Former England captain Lewis Moody believes Eddie Jones should stick with his tried and tested back row trio despite being blessed with an embarrassment of riches in the loose forwards.
Three years out from the World Cup in France, the man who led England at the 2011 World Cup in New Zealand believes the combination of Tom Curry, Sam Underhill and Billy Vunipola are yet to reach their optimum as a unit.
England’s opening match of the World Cup in Japan against Tonga was the first time Jones had named all three in a match – and he stuck with them throughout the tournament.
Injury ruled Vunipola out of the Six Nations, with Curry switching to No.8 and Courtney Lawes coming in on the blindside.
But despite the recent advances of Ben Earl, Sam Simmonds, Jack Willis, Alex Dombrandt and Ted Hill in the Premiership, Moody is eager to see more of Eddie’s chosen three from Japan.
“I was so excited prior to the World Cup to have Underhill, Curry and Vunipola starting and getting as much time as possible together,” Moody told The Rugby Paper.
“Now, they haven’t played together for a while but for me those three are still the formidable back row for England. I still think we haven’t seen enough of them together yet and what we have seen so far has just been awesome, Curry and Underhill in particular.
“Tom’s brother Ben is one to watch for outside those three – a lot of people thought that of the two he would be the one to come through into the England fold first. He is really starting to push his claim at Sale now.
“England are blessed in the fact there are a lot of other guys playing good rugby; people shouldn’t forget Simmonds at Exeter, Dombrandt (Quins) and Zach Mercer (Bath) too. There are so many quality players but for me, right now, it’s quite simple to pick Curry, Underhill and Billy.”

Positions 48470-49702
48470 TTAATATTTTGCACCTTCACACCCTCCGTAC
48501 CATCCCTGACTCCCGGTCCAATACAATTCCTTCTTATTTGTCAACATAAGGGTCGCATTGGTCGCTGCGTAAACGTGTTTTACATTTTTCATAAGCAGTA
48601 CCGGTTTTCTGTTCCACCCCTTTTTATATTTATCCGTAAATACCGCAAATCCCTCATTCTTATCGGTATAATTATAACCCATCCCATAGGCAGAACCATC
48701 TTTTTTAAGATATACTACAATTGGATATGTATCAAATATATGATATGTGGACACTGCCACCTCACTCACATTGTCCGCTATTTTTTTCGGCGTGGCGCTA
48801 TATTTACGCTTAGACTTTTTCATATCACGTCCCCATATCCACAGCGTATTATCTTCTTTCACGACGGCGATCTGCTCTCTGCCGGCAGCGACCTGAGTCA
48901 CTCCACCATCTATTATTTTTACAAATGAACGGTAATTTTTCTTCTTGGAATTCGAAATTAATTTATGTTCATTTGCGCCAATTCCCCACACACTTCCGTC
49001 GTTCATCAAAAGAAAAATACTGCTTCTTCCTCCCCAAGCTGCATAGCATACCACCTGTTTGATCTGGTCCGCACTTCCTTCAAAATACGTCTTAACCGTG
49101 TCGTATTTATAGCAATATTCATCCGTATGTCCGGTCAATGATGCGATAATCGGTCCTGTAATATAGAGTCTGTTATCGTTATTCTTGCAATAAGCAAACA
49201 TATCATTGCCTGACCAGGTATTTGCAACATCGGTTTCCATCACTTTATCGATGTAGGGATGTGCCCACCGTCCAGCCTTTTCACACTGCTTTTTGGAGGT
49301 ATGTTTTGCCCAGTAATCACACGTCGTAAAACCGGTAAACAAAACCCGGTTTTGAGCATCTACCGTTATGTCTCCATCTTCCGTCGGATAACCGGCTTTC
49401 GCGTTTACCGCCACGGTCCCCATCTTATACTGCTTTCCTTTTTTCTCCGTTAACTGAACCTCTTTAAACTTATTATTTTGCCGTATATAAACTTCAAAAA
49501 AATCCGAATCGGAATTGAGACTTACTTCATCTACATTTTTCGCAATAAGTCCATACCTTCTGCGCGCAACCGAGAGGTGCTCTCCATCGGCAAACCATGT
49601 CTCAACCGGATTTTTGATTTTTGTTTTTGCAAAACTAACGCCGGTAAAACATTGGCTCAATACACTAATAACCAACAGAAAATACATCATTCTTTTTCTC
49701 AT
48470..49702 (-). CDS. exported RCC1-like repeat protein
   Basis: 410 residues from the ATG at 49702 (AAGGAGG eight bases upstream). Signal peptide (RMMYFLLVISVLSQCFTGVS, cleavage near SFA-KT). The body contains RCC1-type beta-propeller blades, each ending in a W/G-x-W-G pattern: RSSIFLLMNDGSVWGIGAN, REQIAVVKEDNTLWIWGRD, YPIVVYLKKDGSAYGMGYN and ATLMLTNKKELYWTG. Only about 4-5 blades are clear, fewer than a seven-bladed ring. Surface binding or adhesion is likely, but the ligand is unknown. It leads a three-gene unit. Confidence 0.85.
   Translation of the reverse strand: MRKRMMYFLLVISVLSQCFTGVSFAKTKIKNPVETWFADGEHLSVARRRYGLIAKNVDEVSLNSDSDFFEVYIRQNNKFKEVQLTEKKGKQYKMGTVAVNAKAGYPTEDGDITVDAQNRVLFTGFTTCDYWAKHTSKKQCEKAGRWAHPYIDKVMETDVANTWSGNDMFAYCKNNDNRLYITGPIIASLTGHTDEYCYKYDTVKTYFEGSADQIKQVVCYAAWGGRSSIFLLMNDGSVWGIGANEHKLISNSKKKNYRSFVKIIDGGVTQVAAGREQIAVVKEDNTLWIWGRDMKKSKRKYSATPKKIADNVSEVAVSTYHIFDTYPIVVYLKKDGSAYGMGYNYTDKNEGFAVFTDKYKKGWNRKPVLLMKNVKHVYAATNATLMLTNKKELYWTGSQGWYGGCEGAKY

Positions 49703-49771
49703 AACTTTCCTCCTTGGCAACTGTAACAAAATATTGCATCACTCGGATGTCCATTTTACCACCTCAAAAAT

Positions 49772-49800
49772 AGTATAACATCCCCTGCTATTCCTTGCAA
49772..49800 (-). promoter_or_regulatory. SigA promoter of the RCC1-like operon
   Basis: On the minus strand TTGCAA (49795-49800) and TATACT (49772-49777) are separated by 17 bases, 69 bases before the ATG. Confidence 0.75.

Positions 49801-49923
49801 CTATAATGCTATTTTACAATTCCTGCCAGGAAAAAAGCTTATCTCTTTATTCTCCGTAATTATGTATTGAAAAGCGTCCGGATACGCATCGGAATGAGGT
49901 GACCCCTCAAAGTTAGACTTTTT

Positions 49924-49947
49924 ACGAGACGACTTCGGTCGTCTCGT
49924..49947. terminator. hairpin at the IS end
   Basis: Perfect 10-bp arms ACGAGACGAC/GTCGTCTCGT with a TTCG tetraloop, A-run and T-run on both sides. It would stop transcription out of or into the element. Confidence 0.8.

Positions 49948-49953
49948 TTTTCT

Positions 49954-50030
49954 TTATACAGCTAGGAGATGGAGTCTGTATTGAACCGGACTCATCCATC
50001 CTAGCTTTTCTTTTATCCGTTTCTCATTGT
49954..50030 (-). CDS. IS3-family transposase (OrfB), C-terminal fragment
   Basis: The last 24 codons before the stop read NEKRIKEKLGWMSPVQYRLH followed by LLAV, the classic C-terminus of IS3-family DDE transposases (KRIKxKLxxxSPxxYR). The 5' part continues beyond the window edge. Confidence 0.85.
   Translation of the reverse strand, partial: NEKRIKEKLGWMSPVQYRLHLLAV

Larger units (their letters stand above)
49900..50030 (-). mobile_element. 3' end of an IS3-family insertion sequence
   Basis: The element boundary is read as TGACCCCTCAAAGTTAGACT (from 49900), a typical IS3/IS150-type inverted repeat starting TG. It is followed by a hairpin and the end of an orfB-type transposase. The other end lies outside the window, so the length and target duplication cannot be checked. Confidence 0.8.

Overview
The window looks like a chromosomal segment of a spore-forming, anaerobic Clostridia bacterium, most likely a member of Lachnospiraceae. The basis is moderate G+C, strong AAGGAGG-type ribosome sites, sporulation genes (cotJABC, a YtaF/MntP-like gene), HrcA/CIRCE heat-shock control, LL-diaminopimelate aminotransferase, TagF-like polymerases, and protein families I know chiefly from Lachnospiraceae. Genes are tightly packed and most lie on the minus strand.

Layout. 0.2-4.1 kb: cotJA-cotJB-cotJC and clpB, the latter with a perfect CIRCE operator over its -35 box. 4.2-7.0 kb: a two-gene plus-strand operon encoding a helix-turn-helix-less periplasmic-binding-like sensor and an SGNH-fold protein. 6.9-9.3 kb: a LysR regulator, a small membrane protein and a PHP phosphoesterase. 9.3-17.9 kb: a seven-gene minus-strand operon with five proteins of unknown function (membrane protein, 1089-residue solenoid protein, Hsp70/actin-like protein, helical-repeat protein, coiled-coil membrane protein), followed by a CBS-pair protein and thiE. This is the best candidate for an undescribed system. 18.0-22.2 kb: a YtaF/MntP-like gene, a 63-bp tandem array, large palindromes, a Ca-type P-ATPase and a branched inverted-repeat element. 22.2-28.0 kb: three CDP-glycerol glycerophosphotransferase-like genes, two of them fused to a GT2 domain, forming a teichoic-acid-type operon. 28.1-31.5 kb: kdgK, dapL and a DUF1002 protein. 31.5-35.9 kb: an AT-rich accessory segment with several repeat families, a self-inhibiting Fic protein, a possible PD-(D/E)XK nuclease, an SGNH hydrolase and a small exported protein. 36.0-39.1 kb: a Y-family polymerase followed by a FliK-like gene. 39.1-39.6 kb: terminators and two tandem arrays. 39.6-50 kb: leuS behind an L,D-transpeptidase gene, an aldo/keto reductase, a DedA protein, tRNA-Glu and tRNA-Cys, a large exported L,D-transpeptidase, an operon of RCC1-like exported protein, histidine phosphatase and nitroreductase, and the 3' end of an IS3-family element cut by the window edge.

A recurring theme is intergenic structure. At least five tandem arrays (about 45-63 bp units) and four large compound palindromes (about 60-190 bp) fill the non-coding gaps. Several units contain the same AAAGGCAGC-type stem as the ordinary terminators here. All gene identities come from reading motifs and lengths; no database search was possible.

England open their autumn schedule against the Barbarians on October 25, the same fixture in which Test hopefuls Dombrandt, Dan Robson and Elliott Stooke featured back in 2018. Those three are still waiting for a chance under Jones but Moody insists public opinion will not sway the coach’s decision.
“Eddie is driven by success and has always spoken about how the World Cup has eluded him,” said Moody, capped 71 times by England. “He will build a cohesive, strong team that he trusts and depends on.
“We’ve seen that before with players like Chris Robshaw. Eddie said he wasn’t good enough to be in any of his teams but then when he got the England job Robshaw was the first name on his teamsheet. He realised why he could be so useful within a team with all the other quality individuals around him.
“Eddie understands what it takes, he just has to get that magic balance right and find a way of playing with the right personnel.
“It will be interesting to see whether he chooses the individuals that fit his way of playing or if he chooses the individuals who want to play their own way. The next few weeks and months will give us an idea of that but I imagine that Eddie has a definitive answer for everything.”
The answer to who follows Jones into the highest-paid coaching job in world rugby after the Australian’s contract expires at the end of 2023 is one likely to be defined by nationality.
When Jones took the reins from Stuart Lancaster after RWC2015, he did so with an RFU remit to develop English coaches capable of operating at Test level.
After a successful spell since lockdown, Moody has been impressed by how Stuart Hooper has put Bath on course for a first Premiership semi-final in five years and thinks his name could be in the mix.
“When you empower people to do their jobs and you put trust in them all of a sudden you can see what is possible,” says Moody.
“I think Stuart has been able to create something special at Bath – an environment where everybody is pulling towards a common goal. Not a great deal has changed, there has just been a bit of tinkering behind the scenes and now Bath look almost unbeatable.
“Stuart has been there and learnt a lot over the past five or six years in various coaching roles, he has covered a lot of positions working his way through from coaching to elite performance, to director of rugby.
“He has gained a lot of experience and now has the squad he wanted. The lockdown period and the challenges with the salary cap have allowed him to get in early and get the players he wanted, and move some on that he didn’t think were the right fit for the club.
“There seems to be a lot of unity at the club.”